Book Review  |   May 2005
The DOs: Osteopathic Medicine in America
Author Affiliations
  • Gilbert E. D'Alonzo, Jr, DO
    American Osteopathic Association
    Editor in Chief
Article Information
Book Review   |   May 2005
The DOs: Osteopathic Medicine in America
The Journal of the American Osteopathic Association, May 2005, Vol. 105, 240. doi:
The Journal of the American Osteopathic Association, May 2005, Vol. 105, 240. doi:
The DOs: Osteopathic Medicine in America, originally the author's doctoral dissertation, has recently gone into its second edition after remaining in print for over 20 years. This paperback update of the 1982 text also includes two new chapters, “In a Sea of Change” and “The Challenge of Distinctiveness,” and remains a stimulating read. The author, Norman Gevitz, PhD, is currently a professor of the history of medicine and the chairman of the department of social medicine at Ohio University. 
When I began reading Dr Gevitz's book, I truthfully could not put it down. The flow of information was complete, connected, and highly meaningful to me as an osteopathic physician. When I finished the book, my interest in the history and development of the osteopathic medical profession was reinvigorated. I also felt that I had learned more about my profession than I ever had before. 
The first several chapters of this book (“Andrew Taylor Still,” “The Missouri Mecca,” “In the Field”) carefully explain the roots of osteopathic medicine and describe the development of the basic tenets of our profession. 
In the next few chapters (“Structure and Function,” “Expanding the Scope,” “The Push for Higher Standards”), I developed a clearer understanding of the politics—both internal and external—that the osteopathic medical profession struggled with in the early part of the 20th century. 
At the end of his fourth chapter, “Structure and Function,” Dr Gevitz begins describing the evolution of the relationship between osteopathic physicians and chiropractors. Dr Gevitz returns to this topic on several occasions later in the text as well. 
In “The Push for Higher Standards,” Dr Gevitz's notes how the practice of medicine in the United States was revolutionized in the early 20th century by professional and public scrutiny into medical education. The public was informed of the poor conditions of the nation's medical schools with the 1910 publication of Abraham Flexner's report titled Medical Education in the United States and Canada, a survey-based study that was funded by the Carnegie Foundation for the Advancement of Teaching and completed in coordination with the American Medical Association's Council on Medical Education.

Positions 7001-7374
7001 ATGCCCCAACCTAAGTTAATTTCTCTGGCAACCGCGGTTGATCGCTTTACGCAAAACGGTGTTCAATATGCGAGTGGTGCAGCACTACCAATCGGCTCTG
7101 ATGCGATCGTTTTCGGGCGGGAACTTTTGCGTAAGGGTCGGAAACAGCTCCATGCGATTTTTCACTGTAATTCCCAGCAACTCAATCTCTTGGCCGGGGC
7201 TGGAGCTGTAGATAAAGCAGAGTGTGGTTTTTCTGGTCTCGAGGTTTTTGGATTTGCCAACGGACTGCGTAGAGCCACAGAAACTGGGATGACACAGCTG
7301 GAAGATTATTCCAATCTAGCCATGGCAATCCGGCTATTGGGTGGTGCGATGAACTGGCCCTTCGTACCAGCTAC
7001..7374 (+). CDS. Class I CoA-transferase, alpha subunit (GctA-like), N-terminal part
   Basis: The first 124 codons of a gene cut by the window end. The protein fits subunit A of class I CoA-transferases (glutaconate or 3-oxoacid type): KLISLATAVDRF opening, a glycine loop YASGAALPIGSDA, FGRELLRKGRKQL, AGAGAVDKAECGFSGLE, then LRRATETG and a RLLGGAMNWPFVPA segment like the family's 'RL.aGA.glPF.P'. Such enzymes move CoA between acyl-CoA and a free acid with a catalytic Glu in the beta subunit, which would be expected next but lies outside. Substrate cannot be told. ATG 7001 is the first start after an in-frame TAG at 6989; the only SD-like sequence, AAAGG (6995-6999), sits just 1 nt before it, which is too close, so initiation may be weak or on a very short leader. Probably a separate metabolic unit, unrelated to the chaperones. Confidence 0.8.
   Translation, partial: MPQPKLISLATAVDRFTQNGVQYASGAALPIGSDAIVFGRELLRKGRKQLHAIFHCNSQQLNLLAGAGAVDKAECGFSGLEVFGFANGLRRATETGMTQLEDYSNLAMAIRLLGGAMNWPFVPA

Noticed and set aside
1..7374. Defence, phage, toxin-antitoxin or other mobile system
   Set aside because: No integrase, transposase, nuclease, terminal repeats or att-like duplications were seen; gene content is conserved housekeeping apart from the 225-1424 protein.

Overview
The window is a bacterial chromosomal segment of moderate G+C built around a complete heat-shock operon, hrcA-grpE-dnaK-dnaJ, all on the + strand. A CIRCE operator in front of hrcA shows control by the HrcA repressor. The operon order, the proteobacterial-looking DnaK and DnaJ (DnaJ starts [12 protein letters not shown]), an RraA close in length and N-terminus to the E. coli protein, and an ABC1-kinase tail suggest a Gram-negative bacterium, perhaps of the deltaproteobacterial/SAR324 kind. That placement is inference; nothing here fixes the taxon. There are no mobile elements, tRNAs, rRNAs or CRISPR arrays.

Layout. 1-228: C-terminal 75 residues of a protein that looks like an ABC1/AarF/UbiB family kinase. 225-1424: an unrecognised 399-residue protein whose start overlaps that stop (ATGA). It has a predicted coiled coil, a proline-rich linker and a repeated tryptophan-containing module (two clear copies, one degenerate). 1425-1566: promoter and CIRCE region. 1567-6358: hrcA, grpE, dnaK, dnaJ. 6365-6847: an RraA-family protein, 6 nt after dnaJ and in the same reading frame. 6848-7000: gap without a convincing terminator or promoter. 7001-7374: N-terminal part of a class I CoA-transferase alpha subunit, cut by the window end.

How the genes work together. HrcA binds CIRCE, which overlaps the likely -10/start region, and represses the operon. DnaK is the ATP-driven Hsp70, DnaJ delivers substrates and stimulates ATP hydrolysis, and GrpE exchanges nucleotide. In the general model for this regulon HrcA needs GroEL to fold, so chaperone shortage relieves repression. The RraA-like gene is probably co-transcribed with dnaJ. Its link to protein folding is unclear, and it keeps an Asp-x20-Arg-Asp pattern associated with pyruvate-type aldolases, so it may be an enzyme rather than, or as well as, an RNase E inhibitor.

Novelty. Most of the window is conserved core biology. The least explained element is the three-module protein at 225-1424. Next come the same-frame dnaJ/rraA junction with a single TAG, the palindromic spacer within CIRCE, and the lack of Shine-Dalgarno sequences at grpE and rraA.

Flexner's damning report insisted on thoroughgoing reform of the nation's medical education system—including the osteopathic medical education system as practiced in all 8 colleges of osteopathic medicine, noting that “not one `of the eight osteopathic schools is in a position to give such training as osteopathy demands.' “Though changes within the osteopathic medical profession were slow in coming, Dr Gevitz's description of the profession's response to this nationwide challenge was clear and enlightening. It was in the midst of this challenge that the profession found opportunity, stimulation, and a strong impetus to begin the necessary improvements to our educational system. 
In reading The DOs: Osteopathic Medicine in America, I gained an understanding of the most dramatic transformation within the profession: the transition from a discipline that treats patients mainly with osteopathic manipulative treatment (OMT) to one that also incorporates pharmacotherapy, surgery, and a variety of other treatment modalities. Although the traditional role of the primary care provider was essential for the expansion and acceleration of the osteopathic medical profession, as osteopathic physicians developed greater interest in treatment modalities other than OMT, they began to provide serious competition for their allopathic counterparts. 
As osteopathic physicians then began pursuing full medical practice rights, they encountered challenging politic realities. Once state medical boards began recognizing osteopathic medicine as a legitimate healthcare delivery system and insurers began providing payment, osteopathic medicine underwent remarkable growth reflected mainly in the proliferation of our medical schools. 
This book is scholarly and extremely well referenced but remains enjoyable and easy to read. It is a major contribution to not only the osteopathic literature but the healthcare literature in general. I truly believe that any individual who is interested in modern healthcare must read The DOs: Osteopathic Medicine in America. ♦ 
 By Norman Gevitz, PhD. 2nd ed, 264 pp, $24.95. ISBN 0-8018-7834-9. Baltimore, Md: Johns Hopkins University Press; 2004.
 Editor's note: JAOA—The Journal of the American Osteopathic Association strongly encourages interested parties to submit reviews for books on topics that might be of interest to The Journal's readers. Although JAOA is mainly interested in books about osteopathic medicine, we are also interested in books written by osteopathic physicians on any topic.